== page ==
Here is a second entry from the randomly kept journal I began once I found out the news that I had finally been given the chance to be placed on the transplant list back in 2003. Looking back, it's odd for me to try and figure out what moments were worth chronicling, and what weren't. I was pretty single minded at that point, so that may explain why the entries are so few and far between.
Thursday, January 16, 2003.
Sitting at my desk at work, shuffling papers around, in an attempt to organize into piles what stuff I want to work on and in what order I want to do it. Some of the stuff is constantly being rearranged to the bottom of the pile. If it’s eternally in my to-do stack, then maybe it will solve itself and never have to be addressed.
It’s early. I am having troubles staying focused. I found out the other night that there might actually be a chance of one day finally receiving a kidney transplant.
I pull out a blank sheet of paper, once my desk has been straightened to my liking. I grab a KING SIZE marker pen and take a sniff from the tip. Whatever happened to those fruit smelling marker pens from childhood? Those were cool. I especially liked grape, or the purple one, which gets me to thinking about our societal approximation of grape. Though I enjoy grape gum and candy, it never tastes anything like any grapes I’ve ever had. They should give up the rouse and rename it “purple.” It’s not fooling anyone. I wonder if Grimace tastes like “Purple?” I shake my head to erase this thought, since Grimace would most likely not be an acceptable food for my dialysis diet.
On the blank paper I scrawl out a “Wanted” sign, which reads:
Right or Left
Take 6 weeks off!
I stare at the paper for some time, as the glare of the bright white sheet reflecting the fluorescent beams above begins to burn my eyes. I see the rectangle now with every blink. The words blend together. Maybe I sniffed the toxic pen too much. I wonder what these things are made out of.
They’re only a couple of people in the office this early in the morning. One of the benefits of coming in so early is the gradual nature of beginning the day. The energy of the business picks up about an hour in, so by then I have a chance to try and wake my sorry ass up.
I wander downstairs to the bulletin board near the front desk. I look for a place to tack my sign. This seems like a bad idea. The sign will only confuse anyone that looks at it. I kept it vague, because I don’t want to be involved with picking my hopeful donor – but this is really more of a joke - a joke that no one will understand, because it's not funny.
Instead of tacking it up onto the fabric covered cubicle partition wall, I toss the paper into the recycling bin underneath the receptionist’s desk. A few actual work tasks get accomplished, and then another blank sheet of paper comes out. I scratch out another message:
Male or Female
Right or Left
Willing to take 6 weeks off?
Maybe I should mail this off to Willamette Week’s personals department. I’d rather have a date with a new kidney at this point than one with a hot blonde. Let me rethink that. I wonder what kind of responses such an ad would draw. Probably none, but if it did, they would undoubtedly be weird and scary. But, would it actually work?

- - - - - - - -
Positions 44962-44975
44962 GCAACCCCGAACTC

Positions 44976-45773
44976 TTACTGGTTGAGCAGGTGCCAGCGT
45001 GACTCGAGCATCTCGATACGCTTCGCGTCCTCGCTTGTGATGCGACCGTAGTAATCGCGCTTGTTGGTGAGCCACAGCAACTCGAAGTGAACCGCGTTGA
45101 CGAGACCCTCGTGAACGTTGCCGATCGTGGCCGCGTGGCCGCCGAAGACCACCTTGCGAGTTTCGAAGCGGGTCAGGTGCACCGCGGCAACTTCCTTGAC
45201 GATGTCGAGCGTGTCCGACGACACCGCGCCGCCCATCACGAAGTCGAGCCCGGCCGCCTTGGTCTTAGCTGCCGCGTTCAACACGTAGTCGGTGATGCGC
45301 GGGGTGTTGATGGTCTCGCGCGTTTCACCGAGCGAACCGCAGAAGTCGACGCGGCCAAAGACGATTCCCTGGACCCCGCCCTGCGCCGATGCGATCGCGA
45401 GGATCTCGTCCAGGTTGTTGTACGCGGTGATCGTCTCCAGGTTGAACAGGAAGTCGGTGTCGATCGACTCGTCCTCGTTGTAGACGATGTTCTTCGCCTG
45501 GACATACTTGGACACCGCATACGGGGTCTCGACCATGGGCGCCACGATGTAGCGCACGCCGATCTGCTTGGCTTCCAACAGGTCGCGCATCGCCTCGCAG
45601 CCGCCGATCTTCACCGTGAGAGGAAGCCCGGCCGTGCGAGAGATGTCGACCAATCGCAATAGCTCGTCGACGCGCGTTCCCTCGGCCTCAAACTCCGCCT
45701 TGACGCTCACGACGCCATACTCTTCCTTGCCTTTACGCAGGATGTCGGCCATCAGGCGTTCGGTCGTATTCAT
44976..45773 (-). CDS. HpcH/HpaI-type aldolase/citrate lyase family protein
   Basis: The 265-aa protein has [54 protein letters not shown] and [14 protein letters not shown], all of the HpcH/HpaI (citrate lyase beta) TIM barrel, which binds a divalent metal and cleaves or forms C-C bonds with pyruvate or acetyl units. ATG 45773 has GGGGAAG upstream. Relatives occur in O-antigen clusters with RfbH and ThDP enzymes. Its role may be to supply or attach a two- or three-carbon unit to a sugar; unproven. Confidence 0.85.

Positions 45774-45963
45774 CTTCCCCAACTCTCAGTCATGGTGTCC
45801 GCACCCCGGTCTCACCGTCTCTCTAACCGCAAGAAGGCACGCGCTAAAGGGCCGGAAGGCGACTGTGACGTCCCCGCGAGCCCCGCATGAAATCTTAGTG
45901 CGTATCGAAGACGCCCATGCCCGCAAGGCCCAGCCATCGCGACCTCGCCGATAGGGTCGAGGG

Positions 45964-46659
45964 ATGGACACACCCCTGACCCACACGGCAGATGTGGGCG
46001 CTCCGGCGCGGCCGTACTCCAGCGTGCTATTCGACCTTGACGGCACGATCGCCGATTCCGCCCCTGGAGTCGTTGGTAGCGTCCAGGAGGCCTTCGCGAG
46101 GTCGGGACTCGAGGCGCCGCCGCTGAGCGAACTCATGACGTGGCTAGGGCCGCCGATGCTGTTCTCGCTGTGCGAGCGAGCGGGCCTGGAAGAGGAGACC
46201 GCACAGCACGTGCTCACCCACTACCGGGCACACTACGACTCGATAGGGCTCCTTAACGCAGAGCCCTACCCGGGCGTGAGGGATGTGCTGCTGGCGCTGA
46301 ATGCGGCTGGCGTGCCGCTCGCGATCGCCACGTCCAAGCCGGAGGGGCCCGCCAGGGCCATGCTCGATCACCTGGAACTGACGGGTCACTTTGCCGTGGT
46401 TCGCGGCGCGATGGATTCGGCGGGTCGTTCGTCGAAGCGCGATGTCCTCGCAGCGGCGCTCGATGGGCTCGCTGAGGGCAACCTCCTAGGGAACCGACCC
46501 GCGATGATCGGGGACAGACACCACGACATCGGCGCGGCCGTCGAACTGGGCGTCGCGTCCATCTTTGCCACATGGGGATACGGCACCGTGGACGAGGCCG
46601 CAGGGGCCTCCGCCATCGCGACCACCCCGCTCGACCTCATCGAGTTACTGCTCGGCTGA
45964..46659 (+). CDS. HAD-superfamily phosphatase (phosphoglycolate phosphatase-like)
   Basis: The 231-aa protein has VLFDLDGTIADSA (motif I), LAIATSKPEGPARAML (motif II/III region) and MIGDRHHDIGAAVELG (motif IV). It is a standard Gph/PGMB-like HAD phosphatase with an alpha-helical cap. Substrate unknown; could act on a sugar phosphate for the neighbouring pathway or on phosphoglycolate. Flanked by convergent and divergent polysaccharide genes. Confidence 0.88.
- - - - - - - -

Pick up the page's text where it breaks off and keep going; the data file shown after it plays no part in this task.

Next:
I keep thinking to myself, how in the hell do other people find living donors? After dating a transplant patient last year, I learned that she received her kidney from her Mom. My Dad offered to donate, but the doctor’s almost laughed him out of the room, which only filled him with rage – like most things do. Apparently, he’s too old for his health to have a kidney removed without a lot of extra risk for both of us. So, that leaves out anyone in my immediate family. I’ve seen those feel good news stories about some random stranger donating a body part to someone simply because they are that damn generous and have been touched by the needing person’s story. How do I get my tragic story onto the local news? How do I get one of those sweet talking beautiful reporters outfitted in a bright turquoise pantsuit to tell my story so that some saint can give a chunk of their flesh to save my pathetic life? Is there a network out there somewhere that I am unaware? Is there a special store where news people buy their clothes? Maybe it’s because my story isn’t particularly tragic and it’s definitely not interesting. Still, for someone who has been strapped to a dialysis machine for over a year now, constantly inundated with kidney news and trivia and networks, I seem to be in the dark about how things work.
I toss the second sheet away and head back to my office upstairs. I really need to give my wonderful spacious private office up and move downstairs. It is becoming a struggle to climb these stairs several times a day. Somehow I always knew that cracking the age of 30 meant that I was officially old, but this is ridiculous.
Back at my desk, I bring up the Willamette Week personals page online. I do not see any ads for body parts. This is discouraging.
Typing “Kidney Transplant” into my search engine, I discover a website named Transweb. “Take the transplant journey,” it says. I couldn’t look any further.
Maybe a cadaver kidney is the way to go. I can handle another year or two or three of dialysis. Plus it would so exciting to be on call for a kidney. Maybe they’d give me a beeper, so they can reach me at any moment. Would the beeper call come while I’m sitting on the toilet, like all of my phone calls do?